The Austrian Scholars Conference is the international, interdisciplinary meeting of the Austrian School, and for scholars interested or working in this intellectual tradition, it is the event of the year. The director of the conference is Joseph Salerno of Pace University. In three full days, the ASC offers eighty plus presentations on economics, history, philosophy, and the humanities, in addition to named lectures by the leaders in the field. This year will feature panels on important topics on which Austrians are uniquely situated to provide excellent insight.
Lost Literature of the Austrian School. Both Mises and Rothbard believed that scientific progress does not always take place in a linear fashion. All sciences are afflicted by diversions and lost knowledge along the way, some of which is only recovered many years later. Recent efforts to reprint the classics are yielding fascinating results within the Austrian tradition. Panels and papers can deal with some of these works and insights.
The Continental Tradition of Thought. The biography of Mises by Jörg Guido Hülsmann is a treasure trove of new information on European economics before World War II. Panels and papers are invited that explore this new knowledge and its implications for the history of thought and current Austrian theory.
Intellectual Property. Technology is making the old categories of IP protection obsolete, while the law lags behind the times. The empirical reality is compelling Austrians to reexamine the very legitimacy of IP. The ASC invites papers and panels on patents, copyrights, trademarks, real and artificial scarcity, monopolistic behavior, and the future of enterprise in a world without IP.
Global Warming and the environment. The global warming debate has gained popular attention but it also raises issues of economic theory: public goods and market failures; the impact of state funding on science; the trustworthiness of peer review; the ability of the market to adapt; the costs and benefits of industry and whether and to what extent those are reflected in the market price; and the viability of state planning to alter the course of natural and economic evolution.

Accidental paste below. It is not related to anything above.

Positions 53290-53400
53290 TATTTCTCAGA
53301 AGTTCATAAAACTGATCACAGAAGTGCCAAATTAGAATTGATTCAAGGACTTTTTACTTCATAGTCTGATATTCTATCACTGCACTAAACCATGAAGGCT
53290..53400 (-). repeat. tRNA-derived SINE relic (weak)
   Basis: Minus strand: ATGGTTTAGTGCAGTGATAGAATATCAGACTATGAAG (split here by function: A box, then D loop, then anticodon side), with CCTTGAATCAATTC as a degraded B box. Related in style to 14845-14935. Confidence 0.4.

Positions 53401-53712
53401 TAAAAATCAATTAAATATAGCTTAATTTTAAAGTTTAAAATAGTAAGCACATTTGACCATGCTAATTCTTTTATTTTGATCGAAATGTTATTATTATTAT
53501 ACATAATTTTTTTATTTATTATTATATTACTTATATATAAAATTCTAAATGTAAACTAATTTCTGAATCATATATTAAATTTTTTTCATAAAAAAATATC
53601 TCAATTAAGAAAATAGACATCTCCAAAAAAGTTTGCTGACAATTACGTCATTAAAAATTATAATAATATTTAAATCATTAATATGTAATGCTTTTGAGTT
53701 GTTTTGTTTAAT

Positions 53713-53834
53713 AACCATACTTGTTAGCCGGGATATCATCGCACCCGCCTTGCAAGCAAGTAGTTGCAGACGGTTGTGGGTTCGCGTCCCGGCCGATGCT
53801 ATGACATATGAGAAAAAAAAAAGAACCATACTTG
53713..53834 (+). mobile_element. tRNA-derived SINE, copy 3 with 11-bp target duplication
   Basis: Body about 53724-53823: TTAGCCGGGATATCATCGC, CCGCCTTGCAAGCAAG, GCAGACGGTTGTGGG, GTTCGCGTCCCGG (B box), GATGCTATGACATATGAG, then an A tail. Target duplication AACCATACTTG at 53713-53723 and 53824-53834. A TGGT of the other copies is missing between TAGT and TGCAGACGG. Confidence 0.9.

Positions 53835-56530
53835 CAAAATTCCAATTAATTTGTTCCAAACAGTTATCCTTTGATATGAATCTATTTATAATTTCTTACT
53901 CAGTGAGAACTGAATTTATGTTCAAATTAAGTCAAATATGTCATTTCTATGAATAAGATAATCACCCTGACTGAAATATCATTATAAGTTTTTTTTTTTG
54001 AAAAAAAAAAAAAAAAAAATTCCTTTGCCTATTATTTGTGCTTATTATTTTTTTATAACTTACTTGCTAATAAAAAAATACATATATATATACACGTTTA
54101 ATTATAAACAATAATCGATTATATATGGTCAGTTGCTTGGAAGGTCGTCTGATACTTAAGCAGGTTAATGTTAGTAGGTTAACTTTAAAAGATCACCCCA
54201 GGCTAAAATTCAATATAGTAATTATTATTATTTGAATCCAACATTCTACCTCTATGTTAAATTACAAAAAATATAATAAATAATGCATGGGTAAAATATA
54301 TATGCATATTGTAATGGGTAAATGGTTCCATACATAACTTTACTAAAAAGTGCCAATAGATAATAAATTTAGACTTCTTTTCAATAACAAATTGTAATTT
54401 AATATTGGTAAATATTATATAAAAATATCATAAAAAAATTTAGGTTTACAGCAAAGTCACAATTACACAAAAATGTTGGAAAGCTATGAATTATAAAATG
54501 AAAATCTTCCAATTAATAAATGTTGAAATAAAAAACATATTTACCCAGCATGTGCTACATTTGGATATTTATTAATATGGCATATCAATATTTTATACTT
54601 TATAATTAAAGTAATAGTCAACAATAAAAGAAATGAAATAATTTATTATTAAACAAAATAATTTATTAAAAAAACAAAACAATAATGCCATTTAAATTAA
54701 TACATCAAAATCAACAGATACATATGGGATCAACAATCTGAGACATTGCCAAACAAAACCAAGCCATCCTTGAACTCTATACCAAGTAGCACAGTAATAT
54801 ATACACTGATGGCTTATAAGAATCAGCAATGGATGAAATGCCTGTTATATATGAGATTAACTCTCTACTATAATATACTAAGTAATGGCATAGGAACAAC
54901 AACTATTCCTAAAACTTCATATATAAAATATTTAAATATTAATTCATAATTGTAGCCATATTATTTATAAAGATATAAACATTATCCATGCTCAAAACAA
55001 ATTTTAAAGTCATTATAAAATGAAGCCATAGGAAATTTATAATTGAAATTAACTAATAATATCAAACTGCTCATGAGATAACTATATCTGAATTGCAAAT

Submissions include the following categories:
1. Individual papers. Submit an abstract of 250 words and include title of paper and institutional affiliation of the author(s). For papers on economics, also include JEL codes and keywords. You should also indicate whether you are willing to serve as a chair or discussant on another session.
2. Paper sessions. You are welcome to organize a full session. Session organizers should submit the theme or title of the session along with the names and institutional affiliations of the participants, including the chair and discussants, if any. Abstracts of papers in the proposed session, containing information indicated above, should also be submitted by the organizer or by the individual presenters.
3. Organized symposia. Organized symposia include panelists speaking on a common theme or issue, but without formal papers. To propose an organized symposium please submit a description of the theme or title of the session along with the names and institutional affiliations of the participants, including the chair.
All submissions should be sent to both Joseph Salerno (email@example.com) and Jeffrey Tucker (firstname.lastname@example.org).